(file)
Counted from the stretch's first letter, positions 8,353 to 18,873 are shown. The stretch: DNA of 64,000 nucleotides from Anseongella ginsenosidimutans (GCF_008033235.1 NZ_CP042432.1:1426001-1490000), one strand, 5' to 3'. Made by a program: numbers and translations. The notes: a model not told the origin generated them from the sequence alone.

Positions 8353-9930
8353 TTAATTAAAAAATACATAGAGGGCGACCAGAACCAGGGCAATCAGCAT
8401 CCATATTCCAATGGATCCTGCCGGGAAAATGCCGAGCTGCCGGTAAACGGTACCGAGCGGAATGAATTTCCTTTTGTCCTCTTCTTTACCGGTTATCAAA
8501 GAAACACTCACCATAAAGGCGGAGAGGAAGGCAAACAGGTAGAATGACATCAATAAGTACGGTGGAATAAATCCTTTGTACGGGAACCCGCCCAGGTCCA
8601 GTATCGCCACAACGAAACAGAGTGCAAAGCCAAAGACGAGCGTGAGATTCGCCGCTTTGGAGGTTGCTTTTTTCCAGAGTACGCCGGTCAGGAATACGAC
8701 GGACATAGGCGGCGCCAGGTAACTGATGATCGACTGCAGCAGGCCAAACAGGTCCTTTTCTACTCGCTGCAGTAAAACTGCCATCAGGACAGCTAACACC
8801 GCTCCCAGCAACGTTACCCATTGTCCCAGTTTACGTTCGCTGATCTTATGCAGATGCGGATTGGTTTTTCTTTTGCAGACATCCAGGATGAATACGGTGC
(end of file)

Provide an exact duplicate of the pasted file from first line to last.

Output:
Counted from the stretch's first letter, positions 8,353 to 18,873 are shown. The stretch: DNA of 64,000 nucleotides from Anseongella ginsenosidimutans (GCF_008033235.1 NZ_CP042432.1:1426001-1490000), one strand, 5' to 3'. Made by a program: numbers and translations. The notes: a model not told the origin generated them from the sequence alone.

Positions 8353-9930
8353 TTAATTAAAAAATACATAGAGGGCGACCAGAACCAGGGCAATCAGCAT
8401 CCATATTCCAATGGATCCTGCCGGGAAAATGCCGAGCTGCCGGTAAACGGTACCGAGCGGAATGAATTTCCTTTTGTCCTCTTCTTTACCGGTTATCAAA
8501 GAAACACTCACCATAAAGGCGGAGAGGAAGGCAAACAGGTAGAATGACATCAATAAGTACGGTGGAATAAATCCTTTGTACGGGAACCCGCCCAGGTCCA
8601 GTATCGCCACAACGAAACAGAGTGCAAAGCCAAAGACGAGCGTGAGATTCGCCGCTTTGGAGGTTGCTTTTTTCCAGAGTACGCCGGTCAGGAATACGAC
8701 GGACATAGGCGGCGCCAGGTAACTGATGATCGACTGCAGCAGGCCAAACAGGTCCTTTTCTACTCGCTGCAGTAAAACTGCCATCAGGACAGCTAACACC
8801 GCTCCCAGCAACGTTACCCATTGTCCCAGTTTACGTTCGCTGATCTTATGCAGATGCGGATTGGTTTTTCTTTTGCAGACATCCAGGATGAATACGGTGC